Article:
Please use this identifier to cite or link to this item: http://hdl.handle.net/10397/29850
Title: Sonomyography (smg) control for powered prosthetic hand : a study with normal subjects
Authors: Chen, X
Zheng, YP 
Guo, JY
Shi, J
Keywords: Electromyography
EMG
Prosthesis
SMG
Sonomyography
Ultrasonography
Issue Date: 2010
Publisher: Elsevier
Source: Ultrasound in medicine and biology, 2010, v. 36, no. 7, p. 1076-1088 How to cite?
Journal: Ultrasound in medicine and biology 
Abstract: Our previous studies have demonstrated that the muscle thickness change detected by ultrasonography during contraction, namely sonomyography (SMG), can be used for functional assessment of skeletal muscles and has the potential for prosthetic control. In this study, we further investigated the feasibility of using one-dimensional SMG (1-D SMG) signal for controlling a powered prosthesis with one degree of freedom. The performance of SMG control in visual pursuit tracking of opening-closure patterns of the prosthesis was evaluated. Nine normal subjects including seven males and two females participated in the experiment. SMG signals were collected from the extensor carpi radialis muscle to control the opening position of the prosthetic hand. The subjects were instructed to perform the wrist extension movement to match the prosthesis response to the target sinusoid and square tracks under different movement rates as accurately as possible. The normalized root mean square (RMS) tracking error between the target track and the degree of the prosthetic hand's opening position, which was measured by an electronic goniometer, was calculated to evaluate the control performance. It was found that the mean RMS tracking errors of SMG control under different movement rates were 12.8 ± 3.2% (mean ± SD) and 14.8 ± 4.6% for sinusoid and square tracks, respectively. Two-way analysis of variance (ANOVA) revealed significant differences in RMS tracking errors among the three movement rates (p = 2.0 × 10 -6) and between the two target tracks (p = 0.007). The results suggest that SMG signal, based on further improvement, has potential to be an alternative method for prosthetic control. (E-mail: chenxin@szu.edu.cn and ypzheng@ieee.org).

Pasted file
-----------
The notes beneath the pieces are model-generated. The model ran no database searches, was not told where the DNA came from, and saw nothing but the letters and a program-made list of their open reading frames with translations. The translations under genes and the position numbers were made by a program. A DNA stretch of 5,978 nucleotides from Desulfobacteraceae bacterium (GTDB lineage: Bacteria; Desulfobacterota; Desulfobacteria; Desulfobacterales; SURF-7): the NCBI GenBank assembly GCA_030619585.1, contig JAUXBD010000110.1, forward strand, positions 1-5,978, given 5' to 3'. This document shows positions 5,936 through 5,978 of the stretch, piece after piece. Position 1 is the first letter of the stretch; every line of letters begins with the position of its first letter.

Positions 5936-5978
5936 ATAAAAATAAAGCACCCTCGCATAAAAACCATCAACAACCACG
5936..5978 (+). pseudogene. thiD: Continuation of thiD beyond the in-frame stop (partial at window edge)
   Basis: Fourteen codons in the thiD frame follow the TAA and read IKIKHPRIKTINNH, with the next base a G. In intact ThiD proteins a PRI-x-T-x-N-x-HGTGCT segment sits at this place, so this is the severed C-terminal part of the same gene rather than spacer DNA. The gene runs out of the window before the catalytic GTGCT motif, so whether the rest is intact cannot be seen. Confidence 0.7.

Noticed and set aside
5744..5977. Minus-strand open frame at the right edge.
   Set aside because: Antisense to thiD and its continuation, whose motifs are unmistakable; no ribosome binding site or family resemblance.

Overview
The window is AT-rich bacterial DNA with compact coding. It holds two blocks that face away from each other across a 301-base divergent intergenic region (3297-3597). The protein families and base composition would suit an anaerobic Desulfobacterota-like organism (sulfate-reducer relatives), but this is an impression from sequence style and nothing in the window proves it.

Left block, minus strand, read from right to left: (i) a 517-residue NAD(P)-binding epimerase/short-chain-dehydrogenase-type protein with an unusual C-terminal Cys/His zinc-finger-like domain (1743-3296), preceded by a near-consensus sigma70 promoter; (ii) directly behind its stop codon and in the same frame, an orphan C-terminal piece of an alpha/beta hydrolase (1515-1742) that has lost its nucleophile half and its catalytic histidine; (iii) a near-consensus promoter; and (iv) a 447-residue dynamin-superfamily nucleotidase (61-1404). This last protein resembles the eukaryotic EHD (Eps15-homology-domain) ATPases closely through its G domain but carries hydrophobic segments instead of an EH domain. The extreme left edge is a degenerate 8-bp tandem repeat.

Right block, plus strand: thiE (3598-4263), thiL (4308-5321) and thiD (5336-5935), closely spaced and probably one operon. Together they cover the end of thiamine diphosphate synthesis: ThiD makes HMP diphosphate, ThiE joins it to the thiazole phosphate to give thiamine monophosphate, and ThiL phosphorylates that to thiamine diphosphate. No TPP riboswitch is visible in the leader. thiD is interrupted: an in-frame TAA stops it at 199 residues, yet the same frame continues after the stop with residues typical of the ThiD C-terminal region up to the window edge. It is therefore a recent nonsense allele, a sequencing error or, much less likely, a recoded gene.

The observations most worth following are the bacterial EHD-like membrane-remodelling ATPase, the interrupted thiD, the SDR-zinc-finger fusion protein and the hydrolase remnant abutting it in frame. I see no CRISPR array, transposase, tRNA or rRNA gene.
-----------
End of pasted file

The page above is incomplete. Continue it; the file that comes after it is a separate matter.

URI: http://hdl.handle.net/10397/29850
ISSN: 0301-5629
EISSN: 1879-291X
DOI: 10.1016/j.ultrasmedbio.2010.04.015
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